But of course, you can use other baking sheets. They are still yummy.
I love my Silpat silicon cooking sheets! Not only are they reusable, making them environmentally sound but mine even show me what 2 inches is supposed to be so I don't over-crowd my sheets. And, unlike parchment paper, they stay put!
I was a little worried that the frosting would make the cookies soggy, and that it would be too soft to stack. But once I let them sit on a wire rack for about an hour, the frosting firmed up and so stacking them was not a problem.
Yes. Nuts could be added to the dough. Toasted chopped pecans would be a wonderful choice. Toasted walnuts would work as well. Remember to ALWAYS toast your nuts!
You can store the cookies in an airtight container on the counter for a couple of days. If storing for a longer time, refrigerate them as they do contain eggnog.
They could also be frozen.
So, whip up a batch...enjoy with...what else? A glass of eggnog! And share with friends. Tis the season!
Frosted Eggnog Cookies
- For the Cookies
- 2 ¼ cups all-purpose flour I like King Arthur
- 2 teaspoons baking powder
- ½ teaspoon salt
- ½ teaspoon ground nutmeg
- ½ teaspoon ground cinnamon
- ¾ cup 1 ½ sticks unsalted butter - at room temperature
- ½ cup granulated sugar
- ½ cup brown sugar
- 2 egg yolks
- 1 teaspoon vanilla extract use the pure stuff not the imitation stuff
- 1 teaspoon rum extract
- ½ cup eggnog at room temperature.
- For the Frosting
- 1 stick ½ cup unsalted butter, at room temperature
- Pinch salt
- 1 teaspoon rum extract
- 3 - 4 tablespoons eggnog
- 3 cups confectioners sugar
- For the Cookies: Heat the oven to 350°F. Position rack to lower third of the oven. Prepare cookie sheets by either lining them with parchment paper, a Silpat or greasing them with butter.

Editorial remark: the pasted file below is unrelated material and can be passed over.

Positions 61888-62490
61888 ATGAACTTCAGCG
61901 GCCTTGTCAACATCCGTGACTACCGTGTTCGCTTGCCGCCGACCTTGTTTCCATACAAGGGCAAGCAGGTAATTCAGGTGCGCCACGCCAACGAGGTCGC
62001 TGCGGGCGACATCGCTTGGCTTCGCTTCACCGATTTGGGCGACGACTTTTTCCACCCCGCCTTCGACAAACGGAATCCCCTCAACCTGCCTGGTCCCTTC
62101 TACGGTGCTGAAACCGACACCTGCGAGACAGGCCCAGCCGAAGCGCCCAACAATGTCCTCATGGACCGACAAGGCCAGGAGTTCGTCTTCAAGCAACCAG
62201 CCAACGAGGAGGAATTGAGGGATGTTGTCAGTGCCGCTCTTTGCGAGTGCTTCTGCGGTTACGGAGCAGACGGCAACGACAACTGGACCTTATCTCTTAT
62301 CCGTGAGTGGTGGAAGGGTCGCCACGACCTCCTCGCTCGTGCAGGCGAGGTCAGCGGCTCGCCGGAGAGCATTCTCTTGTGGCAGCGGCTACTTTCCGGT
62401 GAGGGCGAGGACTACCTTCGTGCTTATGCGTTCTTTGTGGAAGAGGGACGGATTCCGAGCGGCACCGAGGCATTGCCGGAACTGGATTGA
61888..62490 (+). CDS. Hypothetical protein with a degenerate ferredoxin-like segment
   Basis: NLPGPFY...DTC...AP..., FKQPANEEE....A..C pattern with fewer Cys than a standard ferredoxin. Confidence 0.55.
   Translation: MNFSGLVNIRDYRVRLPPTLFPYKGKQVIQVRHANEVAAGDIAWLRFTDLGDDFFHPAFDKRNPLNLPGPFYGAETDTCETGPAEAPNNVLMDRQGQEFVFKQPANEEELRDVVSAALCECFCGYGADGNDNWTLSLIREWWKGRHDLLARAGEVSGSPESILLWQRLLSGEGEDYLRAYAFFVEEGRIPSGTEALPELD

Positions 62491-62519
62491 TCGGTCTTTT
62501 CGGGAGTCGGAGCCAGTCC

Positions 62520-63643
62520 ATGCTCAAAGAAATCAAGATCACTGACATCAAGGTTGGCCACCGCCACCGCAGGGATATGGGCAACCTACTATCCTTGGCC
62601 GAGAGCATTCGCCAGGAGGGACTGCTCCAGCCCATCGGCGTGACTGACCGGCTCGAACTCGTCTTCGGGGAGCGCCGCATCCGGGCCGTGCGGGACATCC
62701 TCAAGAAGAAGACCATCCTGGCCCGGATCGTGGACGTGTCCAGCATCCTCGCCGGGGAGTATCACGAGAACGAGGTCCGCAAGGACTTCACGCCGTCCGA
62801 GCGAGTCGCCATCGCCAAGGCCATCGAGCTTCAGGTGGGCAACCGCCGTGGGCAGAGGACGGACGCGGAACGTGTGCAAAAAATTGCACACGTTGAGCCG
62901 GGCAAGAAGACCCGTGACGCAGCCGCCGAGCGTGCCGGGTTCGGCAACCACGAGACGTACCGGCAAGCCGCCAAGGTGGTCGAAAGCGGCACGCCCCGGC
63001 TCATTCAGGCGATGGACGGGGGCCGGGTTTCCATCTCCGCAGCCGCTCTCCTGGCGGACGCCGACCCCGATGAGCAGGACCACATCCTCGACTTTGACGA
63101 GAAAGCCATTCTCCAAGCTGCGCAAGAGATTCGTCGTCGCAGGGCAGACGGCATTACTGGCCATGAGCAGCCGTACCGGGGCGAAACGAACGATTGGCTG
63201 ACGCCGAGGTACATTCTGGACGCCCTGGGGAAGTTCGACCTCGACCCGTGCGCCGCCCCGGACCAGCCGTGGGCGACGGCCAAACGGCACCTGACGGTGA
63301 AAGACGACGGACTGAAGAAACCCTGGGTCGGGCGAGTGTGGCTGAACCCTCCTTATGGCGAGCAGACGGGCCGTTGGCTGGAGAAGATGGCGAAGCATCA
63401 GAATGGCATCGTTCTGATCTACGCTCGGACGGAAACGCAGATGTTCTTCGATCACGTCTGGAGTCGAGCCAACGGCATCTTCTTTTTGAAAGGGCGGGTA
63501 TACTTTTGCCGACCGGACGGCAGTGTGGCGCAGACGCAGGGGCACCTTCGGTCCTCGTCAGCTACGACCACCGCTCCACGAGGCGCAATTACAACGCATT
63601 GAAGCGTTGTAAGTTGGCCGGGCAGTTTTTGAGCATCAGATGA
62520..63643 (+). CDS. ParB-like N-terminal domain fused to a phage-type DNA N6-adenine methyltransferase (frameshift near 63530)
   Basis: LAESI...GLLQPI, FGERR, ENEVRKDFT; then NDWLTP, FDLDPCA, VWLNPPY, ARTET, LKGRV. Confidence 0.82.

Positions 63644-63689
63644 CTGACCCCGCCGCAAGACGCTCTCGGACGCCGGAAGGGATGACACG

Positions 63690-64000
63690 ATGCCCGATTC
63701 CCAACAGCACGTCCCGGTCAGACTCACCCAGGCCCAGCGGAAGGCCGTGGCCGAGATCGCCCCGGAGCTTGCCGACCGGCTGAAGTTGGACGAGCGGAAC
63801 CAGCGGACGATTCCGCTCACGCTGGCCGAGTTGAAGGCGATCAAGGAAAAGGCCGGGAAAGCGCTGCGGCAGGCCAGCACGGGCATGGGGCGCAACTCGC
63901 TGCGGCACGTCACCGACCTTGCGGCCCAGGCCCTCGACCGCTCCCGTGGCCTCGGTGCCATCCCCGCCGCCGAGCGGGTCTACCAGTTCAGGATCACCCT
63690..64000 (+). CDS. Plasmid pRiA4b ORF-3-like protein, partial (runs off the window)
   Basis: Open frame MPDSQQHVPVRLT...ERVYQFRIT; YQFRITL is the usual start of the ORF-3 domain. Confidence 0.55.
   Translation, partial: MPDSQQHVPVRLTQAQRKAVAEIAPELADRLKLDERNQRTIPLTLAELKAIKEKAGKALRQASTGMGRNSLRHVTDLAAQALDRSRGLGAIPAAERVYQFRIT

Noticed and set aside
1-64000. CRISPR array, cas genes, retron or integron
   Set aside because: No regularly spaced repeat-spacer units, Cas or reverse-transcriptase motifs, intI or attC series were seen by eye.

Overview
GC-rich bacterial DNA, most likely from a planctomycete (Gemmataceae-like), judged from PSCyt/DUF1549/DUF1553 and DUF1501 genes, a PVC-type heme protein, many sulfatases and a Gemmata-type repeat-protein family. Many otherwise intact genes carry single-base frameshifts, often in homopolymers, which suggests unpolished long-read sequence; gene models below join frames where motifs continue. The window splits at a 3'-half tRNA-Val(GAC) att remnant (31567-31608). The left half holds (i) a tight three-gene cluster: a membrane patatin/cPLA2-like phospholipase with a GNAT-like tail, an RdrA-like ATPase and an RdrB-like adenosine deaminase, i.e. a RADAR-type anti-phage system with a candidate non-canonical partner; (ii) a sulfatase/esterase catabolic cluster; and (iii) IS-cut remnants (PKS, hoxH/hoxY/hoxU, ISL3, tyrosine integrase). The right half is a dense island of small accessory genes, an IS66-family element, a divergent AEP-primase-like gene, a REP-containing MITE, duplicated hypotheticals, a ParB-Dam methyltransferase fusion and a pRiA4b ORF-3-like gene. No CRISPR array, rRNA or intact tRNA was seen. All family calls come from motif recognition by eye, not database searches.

- Sift the flour, baking powder, and salt together into a bowl. Stir in the nutmeg and cinnamon.
- Beat the butter in a mixing bowl, using either a hand mixer or a standing mixer fitted with the paddle attachment, until light and creamy. Add the sugars and mix until smooth; add the egg yolks blending until combined. Add the vanilla extract, rum extract, and eggnog. Mix well. Turn the mixer to low and slowly add the dry ingredients, mix until combined.
- Drop dough by heaping teaspoon or using a small (1-inch) ice cream scooper on to the prepared cookie sheets spacing them 2 inches apart. Bake in the oven 12-13 minutes, or until cooked and lightly browned. Let cool on cookie sheet for 5 minutes, then remove to wire racks to cool completely.
- For the Frosting: Whip the softened butter with a hand mixer or a standing mixer fitted with the paddle attachment until very pale. Add the rum extract and 3 tablespoons of eggnog; mix well. Mix in the powdered sugar and mix until smooth. Add more eggnog if the frosting seems too stiff. It should be fairly soft.
- Once the cookies are completely cooled, frost with the frosting. Allow to sit on wire racks until the frosting has set and is firm. Store cookies in an airtight container. Place parchment paper between layers if stacking.